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Parenting a teen during coronavirus

While a teen may not demand as much of your attention as a young child might, having a teen right now comes with its own challenges. Teenagers have a tendency to feel invincible, so they may not really understand the need for safety restrictions and changes. It would be no surprise if they’ve felt frustrated about not seeing their friends as much as they wanted or having events they were looking forward to cancelled.

As restrictions change, this can result in problems with behaviour as their frustrations spill over. To help with this, we’ve pulled together some tips to help you deal with some common issues, and some resources to help your teen.

Tips for getting on with your teenager

Dealing with withdrawn or angry teens

If your teen has been withdrawn or angry, Matt Henderson from Learning through Landscapes explains how getting outside for a walk, a bike ride or a game can make a world of difference.

Dealing with conflict

Whether they’re angry at their friends, their school work or you – chances are you will have dealt with some form of conflict with your teenager. The Scottish Centre for Conflict Resolution estimates that nearly 20% of young people think about leaving home because of arguments on at least a monthly basis – showing how important it is to help your teen cope, especially at this time.

The current restrictions may be a particular issue. Young people often feel invincible from danger and don’t always think ahead about the consequences of what they do, so may be more tempted to bend the rules. Rather than yelling at them about it, try some of these tips to help you respond if your teenager starts to get frustrated.

It is worth remembering that conflict with your teenager is not always a bad thing – they’re learning to become independent.

Puberty and periods

Speaking to your kids about puberty is an important job for parents no matter what is going on around us. It’s likely they will have had some lessons at school, and you may have talked to them about this before, but it’s always good to let them know they can ask you anything.

There is no right way to go about talking to your teen about puberty, and chances are they will feel just as nervous discussing this subject as you might. Young Scot have developed a list of FAQs full of information. To help start an open conversation, you could share this link with them and let them know you are available if they want to talk.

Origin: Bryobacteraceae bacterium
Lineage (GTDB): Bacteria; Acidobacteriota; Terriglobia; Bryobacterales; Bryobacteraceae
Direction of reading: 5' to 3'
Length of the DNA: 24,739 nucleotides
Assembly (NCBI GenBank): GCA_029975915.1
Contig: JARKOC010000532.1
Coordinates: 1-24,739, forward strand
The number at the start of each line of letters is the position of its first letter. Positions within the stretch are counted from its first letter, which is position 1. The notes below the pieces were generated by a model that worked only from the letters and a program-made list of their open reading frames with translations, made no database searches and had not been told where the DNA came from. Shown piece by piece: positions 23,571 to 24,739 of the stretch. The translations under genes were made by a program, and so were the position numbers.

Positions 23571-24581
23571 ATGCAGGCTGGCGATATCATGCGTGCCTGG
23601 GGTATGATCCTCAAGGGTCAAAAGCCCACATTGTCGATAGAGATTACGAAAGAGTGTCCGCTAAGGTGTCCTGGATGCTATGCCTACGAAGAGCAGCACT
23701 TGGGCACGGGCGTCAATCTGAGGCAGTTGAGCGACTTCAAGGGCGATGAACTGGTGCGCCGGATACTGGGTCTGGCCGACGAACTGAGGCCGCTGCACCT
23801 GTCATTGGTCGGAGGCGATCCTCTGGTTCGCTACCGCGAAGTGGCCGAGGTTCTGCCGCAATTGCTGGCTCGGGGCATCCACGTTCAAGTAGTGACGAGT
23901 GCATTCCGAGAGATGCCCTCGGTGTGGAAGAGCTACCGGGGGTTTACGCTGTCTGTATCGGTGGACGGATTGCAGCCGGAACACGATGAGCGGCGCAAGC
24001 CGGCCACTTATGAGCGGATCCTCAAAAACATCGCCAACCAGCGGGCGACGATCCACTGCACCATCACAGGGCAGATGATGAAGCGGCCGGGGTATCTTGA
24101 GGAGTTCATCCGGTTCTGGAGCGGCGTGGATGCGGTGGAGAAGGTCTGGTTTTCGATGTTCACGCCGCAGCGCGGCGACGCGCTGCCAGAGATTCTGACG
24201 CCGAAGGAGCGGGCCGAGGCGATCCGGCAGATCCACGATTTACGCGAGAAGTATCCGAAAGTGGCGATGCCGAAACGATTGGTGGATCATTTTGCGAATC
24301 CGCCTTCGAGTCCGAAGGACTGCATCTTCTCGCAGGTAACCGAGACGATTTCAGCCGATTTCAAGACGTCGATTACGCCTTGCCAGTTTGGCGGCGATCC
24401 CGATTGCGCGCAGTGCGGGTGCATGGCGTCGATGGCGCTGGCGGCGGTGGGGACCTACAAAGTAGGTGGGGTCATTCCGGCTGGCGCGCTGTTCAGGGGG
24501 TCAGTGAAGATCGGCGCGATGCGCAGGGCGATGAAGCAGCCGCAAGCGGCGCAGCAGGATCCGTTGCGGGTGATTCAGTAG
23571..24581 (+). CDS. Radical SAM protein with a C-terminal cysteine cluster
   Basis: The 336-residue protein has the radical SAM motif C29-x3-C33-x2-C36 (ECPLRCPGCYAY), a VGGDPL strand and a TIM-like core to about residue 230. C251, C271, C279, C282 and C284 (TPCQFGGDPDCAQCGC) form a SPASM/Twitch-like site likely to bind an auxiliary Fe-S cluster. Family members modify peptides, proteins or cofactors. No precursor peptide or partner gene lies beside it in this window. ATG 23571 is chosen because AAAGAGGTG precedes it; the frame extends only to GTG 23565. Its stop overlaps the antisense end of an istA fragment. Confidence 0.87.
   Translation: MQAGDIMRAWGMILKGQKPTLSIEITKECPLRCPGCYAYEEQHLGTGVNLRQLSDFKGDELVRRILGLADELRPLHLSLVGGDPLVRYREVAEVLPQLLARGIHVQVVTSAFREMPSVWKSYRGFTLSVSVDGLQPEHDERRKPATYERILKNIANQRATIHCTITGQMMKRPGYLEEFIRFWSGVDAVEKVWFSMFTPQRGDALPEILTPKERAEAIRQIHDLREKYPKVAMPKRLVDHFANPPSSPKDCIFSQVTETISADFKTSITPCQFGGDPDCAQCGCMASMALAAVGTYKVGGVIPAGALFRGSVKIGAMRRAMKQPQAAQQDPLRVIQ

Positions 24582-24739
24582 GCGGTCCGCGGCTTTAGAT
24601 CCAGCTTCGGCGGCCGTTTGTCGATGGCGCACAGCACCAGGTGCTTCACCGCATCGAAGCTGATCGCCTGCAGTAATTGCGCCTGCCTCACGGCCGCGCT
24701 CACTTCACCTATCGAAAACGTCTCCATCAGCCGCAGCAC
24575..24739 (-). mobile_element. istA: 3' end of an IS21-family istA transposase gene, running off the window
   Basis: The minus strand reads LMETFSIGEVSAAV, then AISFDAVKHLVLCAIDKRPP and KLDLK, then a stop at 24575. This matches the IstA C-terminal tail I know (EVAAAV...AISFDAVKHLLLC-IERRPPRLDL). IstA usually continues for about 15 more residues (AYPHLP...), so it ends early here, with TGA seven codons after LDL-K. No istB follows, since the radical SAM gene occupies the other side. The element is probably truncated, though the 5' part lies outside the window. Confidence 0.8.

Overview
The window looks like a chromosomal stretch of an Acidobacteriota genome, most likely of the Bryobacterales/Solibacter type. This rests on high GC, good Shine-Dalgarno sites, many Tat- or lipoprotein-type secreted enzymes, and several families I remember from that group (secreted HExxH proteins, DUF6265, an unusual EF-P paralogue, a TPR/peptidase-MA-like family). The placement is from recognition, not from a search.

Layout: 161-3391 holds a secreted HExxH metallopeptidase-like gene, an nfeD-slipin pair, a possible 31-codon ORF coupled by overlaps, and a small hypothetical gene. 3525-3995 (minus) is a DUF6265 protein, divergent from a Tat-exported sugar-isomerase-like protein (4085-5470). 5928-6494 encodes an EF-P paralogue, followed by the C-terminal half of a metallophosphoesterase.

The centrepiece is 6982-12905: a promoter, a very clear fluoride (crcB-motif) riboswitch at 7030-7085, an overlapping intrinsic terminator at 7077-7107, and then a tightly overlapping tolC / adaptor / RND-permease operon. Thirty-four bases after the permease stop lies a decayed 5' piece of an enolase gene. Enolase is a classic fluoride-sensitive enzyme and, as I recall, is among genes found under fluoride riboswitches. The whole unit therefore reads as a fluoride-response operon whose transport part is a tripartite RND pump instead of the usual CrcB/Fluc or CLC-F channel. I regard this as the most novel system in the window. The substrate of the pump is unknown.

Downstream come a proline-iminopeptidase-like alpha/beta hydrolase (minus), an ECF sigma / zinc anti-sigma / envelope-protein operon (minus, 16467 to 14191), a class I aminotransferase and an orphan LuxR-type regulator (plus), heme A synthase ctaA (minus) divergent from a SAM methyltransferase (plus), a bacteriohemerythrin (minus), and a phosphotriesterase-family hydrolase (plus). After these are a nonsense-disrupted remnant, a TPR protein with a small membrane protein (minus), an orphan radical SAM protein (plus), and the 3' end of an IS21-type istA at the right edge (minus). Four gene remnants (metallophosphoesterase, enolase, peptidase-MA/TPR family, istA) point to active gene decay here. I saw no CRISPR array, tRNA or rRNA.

If you have a daughter going through puberty, it’s great if you can be open with them about periods too. When they first start, your daughter may find them scary or embarrassing and they may have heard a few urban myths about periods.  It’s important to help your daughter understand that there is nothing to be embarrassed about, and talking to her is a great way to start. You may find it useful to show your daughter this great page from Young Scot to help you debunk myths about periods and help you and your daughter start talking about periods.

Looking after yourself

Being the parent of a teenager can be hard work! To be there for them, you need to be in a good place yourself. Our page on looking after your mental health has tips on how you can clear your head and stay strong.

Further support

Young Scot's Aye Feel hub has lots of information for young people how to look after their emotional wellbeing, support from organisations around Scotland and tips on how to promote a positive mindset.

The Relationship Helpline provides relationship support for families and is a free universal service for anyone over 16 years old who has relationship issues (couples, individuals and families). The service provides immediate emotional support and signposting where appropriate.

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Coronavirus Supporting your teen Pre-teen (9+ years)

Last updated: 25 Feb, 2021